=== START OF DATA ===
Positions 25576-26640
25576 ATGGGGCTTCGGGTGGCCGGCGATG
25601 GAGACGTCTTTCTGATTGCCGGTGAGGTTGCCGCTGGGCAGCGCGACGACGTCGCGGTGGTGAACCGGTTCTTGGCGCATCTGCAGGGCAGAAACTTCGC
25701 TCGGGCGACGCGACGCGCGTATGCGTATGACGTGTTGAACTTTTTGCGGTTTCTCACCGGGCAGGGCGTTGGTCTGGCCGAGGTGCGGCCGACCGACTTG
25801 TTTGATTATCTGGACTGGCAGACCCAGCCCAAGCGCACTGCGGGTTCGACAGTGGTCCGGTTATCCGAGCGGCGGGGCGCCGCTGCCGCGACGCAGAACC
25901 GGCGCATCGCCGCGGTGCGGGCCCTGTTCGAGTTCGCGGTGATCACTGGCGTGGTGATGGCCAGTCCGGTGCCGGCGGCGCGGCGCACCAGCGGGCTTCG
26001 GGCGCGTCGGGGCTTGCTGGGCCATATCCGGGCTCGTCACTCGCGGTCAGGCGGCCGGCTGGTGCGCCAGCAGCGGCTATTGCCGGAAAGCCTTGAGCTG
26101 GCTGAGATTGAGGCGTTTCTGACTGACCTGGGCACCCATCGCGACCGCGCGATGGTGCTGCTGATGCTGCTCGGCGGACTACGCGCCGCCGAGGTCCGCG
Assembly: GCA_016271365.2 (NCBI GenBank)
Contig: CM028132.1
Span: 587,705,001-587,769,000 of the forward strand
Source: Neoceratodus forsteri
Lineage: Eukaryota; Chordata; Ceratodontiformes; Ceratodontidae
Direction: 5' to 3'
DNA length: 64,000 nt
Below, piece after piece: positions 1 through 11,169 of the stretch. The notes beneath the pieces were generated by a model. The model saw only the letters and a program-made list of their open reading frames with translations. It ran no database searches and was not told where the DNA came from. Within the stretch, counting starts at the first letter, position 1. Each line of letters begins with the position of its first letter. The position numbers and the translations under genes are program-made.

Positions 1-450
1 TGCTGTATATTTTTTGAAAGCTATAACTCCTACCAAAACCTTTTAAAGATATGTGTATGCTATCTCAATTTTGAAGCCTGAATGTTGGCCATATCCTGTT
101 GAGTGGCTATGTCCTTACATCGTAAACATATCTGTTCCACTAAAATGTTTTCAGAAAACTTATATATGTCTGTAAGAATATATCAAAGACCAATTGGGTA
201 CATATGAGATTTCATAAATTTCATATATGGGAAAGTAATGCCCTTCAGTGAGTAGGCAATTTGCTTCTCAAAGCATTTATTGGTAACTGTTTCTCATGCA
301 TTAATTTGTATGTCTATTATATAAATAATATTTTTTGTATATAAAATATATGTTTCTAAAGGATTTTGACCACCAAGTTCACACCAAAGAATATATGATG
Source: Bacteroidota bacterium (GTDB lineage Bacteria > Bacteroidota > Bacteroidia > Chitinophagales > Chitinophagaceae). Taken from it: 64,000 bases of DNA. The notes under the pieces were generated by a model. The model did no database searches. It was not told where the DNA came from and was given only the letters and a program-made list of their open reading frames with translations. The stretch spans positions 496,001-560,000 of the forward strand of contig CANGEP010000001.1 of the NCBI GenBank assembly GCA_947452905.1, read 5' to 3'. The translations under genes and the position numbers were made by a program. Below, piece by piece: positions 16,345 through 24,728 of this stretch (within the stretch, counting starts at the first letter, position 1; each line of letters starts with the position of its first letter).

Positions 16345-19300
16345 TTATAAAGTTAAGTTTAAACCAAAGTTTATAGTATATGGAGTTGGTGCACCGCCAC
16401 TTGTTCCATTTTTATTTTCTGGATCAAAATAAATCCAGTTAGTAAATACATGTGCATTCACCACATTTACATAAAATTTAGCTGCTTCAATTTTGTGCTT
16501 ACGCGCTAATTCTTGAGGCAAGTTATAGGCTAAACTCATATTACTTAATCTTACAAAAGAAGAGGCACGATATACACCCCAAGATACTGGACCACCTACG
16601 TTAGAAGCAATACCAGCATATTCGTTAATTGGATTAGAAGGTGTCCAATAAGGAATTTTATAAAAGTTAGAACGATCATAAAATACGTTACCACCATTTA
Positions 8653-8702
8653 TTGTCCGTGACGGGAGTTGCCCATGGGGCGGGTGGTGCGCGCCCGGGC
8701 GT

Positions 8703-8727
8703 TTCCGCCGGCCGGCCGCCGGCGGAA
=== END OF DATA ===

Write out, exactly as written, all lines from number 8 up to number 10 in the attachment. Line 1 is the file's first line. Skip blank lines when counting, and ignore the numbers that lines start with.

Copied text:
26101 GCTGAGATTGAGGCGTTTCTGACTGACCTGGGCACCCATCGCGACCGCGCGATGGTGCTGCTGATGCTGCTCGGCGGACTACGCGCCGCCGAGGTCCGCG
Assembly: GCA_016271365.2 (NCBI GenBank)
Contig: CM028132.1